Without a single line of unsafe code I am getting segfault and I can't figure out why since I can't stack trace

I am using actix-web and bb8 and gettign the following error

That looks bad. Try running it in a debugger to see what is crashing. cargo run prints a path to the executable it runs. Pass that to lldb or gdb.

To elaborate on the reply of @kornel:

To get a backtrace using gdb or lldb, you can use

$ gdb /path/to/executable
(gdb) run
(gdb) bt
$ lldb /path/to/executable
(lldb) run
(lldb) bt
1 Like

It was a wrong implementation of From<Row> for my User struct

If that implementation doesn't use unsafe code, that means that there is still a bug somewhere. What was the wrong implementation? And what crate does Row originate from?

1 Like

Row belongs use tokio-postgres I implemented From<Row> for User
then implemented From<&Row> for User and in the function I just used &row.into() which suprisingly didnt cause any compiletime issues.

when I copy paste my From implementation adding an & in front of everything it works.

Doesnt this look more of a rust issue rather than tokio-postgres ? couse of the error was the from trait implementation which didnt have a single line of code from tokio-postgres

Is your program open-source? If so a link to the crashing version would be helpful.

It is not but with not much effort I believe I can create a small example

Thanks! That would be really useful.

I have created a very minimal example which is probably nonsense as a beginner initially it made sense to me though :D.

#[derive(Debug)]
struct Foo;
#[derive(Debug)]
struct Bar;
impl From<Bar> for Foo {
    fn from(_: Bar) -> Self {
        Self
    }
}

impl<T: From<Bar>> From<&T> for Foo {
    fn from(t: &T) -> Self {
        t.into()
    }
}

fn main() {
    let a = &Bar;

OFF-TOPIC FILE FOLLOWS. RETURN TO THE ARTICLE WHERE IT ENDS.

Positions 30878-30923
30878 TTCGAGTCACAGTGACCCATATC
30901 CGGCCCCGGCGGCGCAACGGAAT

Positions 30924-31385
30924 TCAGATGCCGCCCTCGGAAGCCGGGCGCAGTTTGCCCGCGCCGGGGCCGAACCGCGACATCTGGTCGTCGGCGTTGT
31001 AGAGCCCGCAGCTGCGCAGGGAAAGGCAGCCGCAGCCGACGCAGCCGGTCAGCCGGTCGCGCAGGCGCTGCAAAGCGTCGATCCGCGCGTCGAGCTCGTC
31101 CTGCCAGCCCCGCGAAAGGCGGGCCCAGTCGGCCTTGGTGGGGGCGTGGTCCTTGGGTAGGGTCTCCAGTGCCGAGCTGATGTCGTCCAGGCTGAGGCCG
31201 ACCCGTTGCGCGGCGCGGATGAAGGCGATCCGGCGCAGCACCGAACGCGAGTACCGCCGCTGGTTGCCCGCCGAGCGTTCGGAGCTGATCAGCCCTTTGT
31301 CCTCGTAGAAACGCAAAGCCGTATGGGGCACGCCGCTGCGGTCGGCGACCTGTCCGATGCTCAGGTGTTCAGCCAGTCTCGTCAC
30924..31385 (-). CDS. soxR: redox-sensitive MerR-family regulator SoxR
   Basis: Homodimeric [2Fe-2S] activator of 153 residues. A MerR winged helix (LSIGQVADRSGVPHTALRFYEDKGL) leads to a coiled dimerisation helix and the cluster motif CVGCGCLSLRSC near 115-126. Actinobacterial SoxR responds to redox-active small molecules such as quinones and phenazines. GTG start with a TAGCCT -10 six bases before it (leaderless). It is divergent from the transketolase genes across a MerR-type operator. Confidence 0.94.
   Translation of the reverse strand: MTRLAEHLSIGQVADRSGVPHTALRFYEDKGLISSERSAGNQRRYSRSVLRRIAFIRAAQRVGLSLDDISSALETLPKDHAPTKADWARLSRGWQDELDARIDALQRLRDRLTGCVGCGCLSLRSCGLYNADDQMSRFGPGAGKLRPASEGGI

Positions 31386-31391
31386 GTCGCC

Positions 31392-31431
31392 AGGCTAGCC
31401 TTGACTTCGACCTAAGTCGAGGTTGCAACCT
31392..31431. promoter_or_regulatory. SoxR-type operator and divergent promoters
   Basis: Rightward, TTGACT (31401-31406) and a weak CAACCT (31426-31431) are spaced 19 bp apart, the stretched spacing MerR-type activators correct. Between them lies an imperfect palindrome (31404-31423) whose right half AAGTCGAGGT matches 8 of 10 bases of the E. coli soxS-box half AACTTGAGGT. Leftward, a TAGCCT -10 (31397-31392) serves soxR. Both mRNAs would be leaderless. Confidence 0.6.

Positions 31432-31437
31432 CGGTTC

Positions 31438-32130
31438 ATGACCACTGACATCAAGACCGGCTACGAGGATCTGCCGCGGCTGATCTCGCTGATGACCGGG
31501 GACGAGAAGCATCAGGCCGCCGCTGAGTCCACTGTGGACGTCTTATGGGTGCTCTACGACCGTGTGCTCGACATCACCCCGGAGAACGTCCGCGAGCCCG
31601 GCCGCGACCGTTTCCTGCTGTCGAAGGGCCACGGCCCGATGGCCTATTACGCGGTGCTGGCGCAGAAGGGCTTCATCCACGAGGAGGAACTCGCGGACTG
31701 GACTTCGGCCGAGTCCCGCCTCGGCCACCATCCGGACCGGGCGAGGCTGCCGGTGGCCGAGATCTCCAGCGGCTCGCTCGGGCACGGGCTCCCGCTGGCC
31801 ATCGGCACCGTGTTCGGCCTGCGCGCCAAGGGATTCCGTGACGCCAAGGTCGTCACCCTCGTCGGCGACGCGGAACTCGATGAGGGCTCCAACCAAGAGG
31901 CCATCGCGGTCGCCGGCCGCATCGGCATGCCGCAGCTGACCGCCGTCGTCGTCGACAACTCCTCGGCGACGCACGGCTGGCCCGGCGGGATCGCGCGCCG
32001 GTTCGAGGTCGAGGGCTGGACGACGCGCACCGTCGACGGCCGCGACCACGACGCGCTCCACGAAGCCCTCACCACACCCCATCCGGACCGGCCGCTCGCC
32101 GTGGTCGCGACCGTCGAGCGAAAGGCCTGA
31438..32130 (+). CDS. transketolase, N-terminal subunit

let _: Foo = dbg!(a.into());
}

I run this using x86_64-unknown-linux-musl if that makes any difference

Thanks for reducing the code. When I run it, I get a stack overflow:

thread 'main' has overflowed its stack
fatal runtime error: stack overflow

Rust should register a SIGSEGV handler to detect stack overflows, but it seems that it didn't trigger in your case. This makes this a lot less worrying, as the SIGSEGV handler only exists to give a nicer crash message. A stack overflow is guaranteed to hit a SIGSEGV rather than overwriting random data due to stack probing. This means that stack overflows are not exploitable.

3 Likes

Oh I see It makes a lot of sense.
Is there any way of implementing something for both From and From<&T> without duplicating the entire impl block ?

You will probably want to do the actual work in From<&T> and then either just leave out the From<T> and let users do Foo::from(&val) or val.into() (later implicitly adds &) or let From<T> dispatch to From<&T>.

I see thanks a lot for the stackoverflow info I dont know why I just see a segviolation message instead of a proper stack overflow trace in a debug build

1 Like

The musl targets don't have a complete implementation of Rust's stack guard:

5 Likes

That explains why there was no stack overflow message. I was looking at the SIGSEGV handler and couldn't find a musl special case, so I assumed musl wasn't the reason.

1 Like